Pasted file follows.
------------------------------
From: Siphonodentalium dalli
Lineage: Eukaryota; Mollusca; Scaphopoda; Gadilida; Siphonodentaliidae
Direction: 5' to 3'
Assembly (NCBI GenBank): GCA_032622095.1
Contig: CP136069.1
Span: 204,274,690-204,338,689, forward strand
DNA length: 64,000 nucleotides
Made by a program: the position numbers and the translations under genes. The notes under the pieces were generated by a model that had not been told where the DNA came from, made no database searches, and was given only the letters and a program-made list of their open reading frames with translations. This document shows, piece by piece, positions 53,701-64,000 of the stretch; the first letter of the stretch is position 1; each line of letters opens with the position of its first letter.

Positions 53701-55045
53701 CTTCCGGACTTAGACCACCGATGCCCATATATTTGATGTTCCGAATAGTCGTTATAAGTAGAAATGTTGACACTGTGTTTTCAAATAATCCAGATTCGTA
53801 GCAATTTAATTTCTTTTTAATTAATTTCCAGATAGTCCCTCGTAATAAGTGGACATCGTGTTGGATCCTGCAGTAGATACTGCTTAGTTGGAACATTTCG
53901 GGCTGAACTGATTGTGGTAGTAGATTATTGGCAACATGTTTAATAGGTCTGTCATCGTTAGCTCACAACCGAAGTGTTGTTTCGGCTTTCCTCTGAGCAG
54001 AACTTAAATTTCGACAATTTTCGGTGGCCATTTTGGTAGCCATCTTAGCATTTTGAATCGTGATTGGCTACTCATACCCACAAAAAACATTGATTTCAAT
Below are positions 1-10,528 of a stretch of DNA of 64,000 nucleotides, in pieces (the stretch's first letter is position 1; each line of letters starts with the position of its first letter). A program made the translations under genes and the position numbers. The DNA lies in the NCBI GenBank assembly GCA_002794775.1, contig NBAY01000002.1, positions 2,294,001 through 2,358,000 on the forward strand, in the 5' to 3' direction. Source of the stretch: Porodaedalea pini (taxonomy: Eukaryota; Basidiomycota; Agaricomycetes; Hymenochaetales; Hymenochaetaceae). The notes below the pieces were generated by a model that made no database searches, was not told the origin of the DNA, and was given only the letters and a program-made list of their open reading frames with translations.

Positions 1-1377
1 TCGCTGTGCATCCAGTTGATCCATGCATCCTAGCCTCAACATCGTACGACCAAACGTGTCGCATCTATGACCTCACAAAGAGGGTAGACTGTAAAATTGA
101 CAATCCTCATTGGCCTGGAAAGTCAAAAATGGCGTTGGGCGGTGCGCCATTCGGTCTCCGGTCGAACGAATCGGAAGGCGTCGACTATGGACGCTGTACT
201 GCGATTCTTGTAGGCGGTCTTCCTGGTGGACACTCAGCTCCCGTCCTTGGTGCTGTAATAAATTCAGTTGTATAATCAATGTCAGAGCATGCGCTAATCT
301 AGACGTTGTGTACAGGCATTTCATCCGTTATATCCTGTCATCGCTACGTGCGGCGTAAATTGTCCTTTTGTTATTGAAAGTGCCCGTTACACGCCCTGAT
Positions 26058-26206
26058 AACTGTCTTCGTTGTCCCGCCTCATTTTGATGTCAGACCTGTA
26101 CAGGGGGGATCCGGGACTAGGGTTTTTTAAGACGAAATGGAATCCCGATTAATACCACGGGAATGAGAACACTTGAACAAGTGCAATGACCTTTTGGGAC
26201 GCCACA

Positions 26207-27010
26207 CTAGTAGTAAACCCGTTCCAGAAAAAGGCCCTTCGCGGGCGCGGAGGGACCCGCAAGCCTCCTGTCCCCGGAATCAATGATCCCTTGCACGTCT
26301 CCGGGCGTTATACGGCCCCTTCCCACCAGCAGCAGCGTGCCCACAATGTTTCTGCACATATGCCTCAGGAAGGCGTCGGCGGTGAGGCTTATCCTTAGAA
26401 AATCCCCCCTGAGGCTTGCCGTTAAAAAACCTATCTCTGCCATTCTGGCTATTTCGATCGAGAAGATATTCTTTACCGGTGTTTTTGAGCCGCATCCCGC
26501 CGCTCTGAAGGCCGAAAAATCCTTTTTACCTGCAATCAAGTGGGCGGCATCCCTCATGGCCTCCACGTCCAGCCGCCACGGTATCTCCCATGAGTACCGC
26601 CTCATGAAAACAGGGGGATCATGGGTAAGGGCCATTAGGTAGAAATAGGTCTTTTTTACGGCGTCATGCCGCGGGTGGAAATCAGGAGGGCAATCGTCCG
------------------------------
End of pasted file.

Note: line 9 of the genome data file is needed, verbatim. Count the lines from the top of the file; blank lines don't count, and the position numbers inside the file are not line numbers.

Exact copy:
Positions 53701-55045